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COVID-19

New Unemployment Claims Hit 6.6 Million This Week

Initial U.S. unemployment insurance claims rose last week to over 6.6 million, bringing the total number of people to file initial claims in the last two weeks to nearly 10 million.

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Initial U.S. unemployment insurance claims rose last week to over 6.6 million, bringing the total number of people to file initial claims in the last two weeks to nearly 10 million.

It’s the second week in a row initial claims set an all-time record since the Labor Department began adjusting the numbers to account for seasonal variations. Claims in the previous week totaled over 3.3 million.

The economy has been rocked by massive waves of layoffs in recent weeks as states across the country have implemented strict social distancing measures to limit the spread of the coronavirus. Schools and businesses have been closed and many states have told their citizens to remain home as much as possible.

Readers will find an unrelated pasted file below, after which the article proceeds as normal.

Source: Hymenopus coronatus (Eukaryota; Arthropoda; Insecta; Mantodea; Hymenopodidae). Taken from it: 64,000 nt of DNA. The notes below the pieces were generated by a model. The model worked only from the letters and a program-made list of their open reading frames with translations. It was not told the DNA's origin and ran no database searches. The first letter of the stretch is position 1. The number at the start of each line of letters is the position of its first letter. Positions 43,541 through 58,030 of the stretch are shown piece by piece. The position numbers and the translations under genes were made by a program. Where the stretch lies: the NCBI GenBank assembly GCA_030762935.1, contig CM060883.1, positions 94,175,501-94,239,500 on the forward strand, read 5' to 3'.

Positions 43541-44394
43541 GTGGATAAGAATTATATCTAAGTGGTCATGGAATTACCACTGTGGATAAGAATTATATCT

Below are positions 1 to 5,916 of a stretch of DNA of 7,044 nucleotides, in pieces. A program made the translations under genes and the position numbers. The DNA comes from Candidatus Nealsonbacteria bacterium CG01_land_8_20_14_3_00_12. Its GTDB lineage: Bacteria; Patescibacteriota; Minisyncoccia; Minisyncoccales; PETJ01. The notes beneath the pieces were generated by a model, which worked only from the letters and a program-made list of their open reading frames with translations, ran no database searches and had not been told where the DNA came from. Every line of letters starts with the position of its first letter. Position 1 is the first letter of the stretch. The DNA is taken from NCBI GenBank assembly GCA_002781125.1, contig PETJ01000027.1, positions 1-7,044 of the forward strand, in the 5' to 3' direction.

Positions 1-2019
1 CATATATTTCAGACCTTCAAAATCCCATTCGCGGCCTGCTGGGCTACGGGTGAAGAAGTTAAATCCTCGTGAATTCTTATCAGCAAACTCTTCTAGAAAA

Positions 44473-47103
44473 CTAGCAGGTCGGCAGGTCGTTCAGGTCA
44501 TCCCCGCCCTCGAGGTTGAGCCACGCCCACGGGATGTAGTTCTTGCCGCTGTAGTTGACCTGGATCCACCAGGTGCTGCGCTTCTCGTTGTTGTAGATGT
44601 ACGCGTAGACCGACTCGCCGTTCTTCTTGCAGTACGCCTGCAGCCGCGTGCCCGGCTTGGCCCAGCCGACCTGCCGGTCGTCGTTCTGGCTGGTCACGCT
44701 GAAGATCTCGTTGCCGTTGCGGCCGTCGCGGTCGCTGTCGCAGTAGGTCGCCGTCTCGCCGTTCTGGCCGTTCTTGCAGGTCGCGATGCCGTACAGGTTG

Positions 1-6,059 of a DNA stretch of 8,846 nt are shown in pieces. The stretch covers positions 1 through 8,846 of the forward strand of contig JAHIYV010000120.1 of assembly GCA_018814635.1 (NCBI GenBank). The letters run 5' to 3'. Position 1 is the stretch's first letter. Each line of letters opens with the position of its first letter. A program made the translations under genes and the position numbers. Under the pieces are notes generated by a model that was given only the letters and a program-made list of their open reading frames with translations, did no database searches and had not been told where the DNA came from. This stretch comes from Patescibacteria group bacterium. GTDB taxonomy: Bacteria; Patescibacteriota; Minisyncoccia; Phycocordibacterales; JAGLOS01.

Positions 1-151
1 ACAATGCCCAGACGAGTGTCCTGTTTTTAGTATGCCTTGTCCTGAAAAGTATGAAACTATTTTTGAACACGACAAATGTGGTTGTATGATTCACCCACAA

Near every state cited the virus as the main reason for the enormous number of claims, the Labor Department said. Businesses like hotels and restaurants continue to be among the hardest hit.

But the virus’ effects are broad. Industries including health care, social assistance, manufacturing, retail and construction also reported losses, according to the department.

It’s hard to overstate the devastation behind the recent claims numbers. Before the virus hit the economy, the previous all-time for new claims in a single week was 695,000 from October 1982.

Congress passed a $2.2 trillion coronavirus aid package last week and President Donald Trump signed it. It includes expanded unemployment insurance, loans for businesses and direct payments to individuals and families.

Although the package was the largest economic stimulus in U.S. history, lawmakers are already talking about another aid bill.

In New York, the state’s system for unemployment insurance applications has crashed repeatedly amid surges in usage.

Gov. Andrew Cuomo has closed schools, ordered workers at nonessential businesses to stay home and told all New Yorkers to go out only for exercise or needed errands like grocery shopping and medical care.

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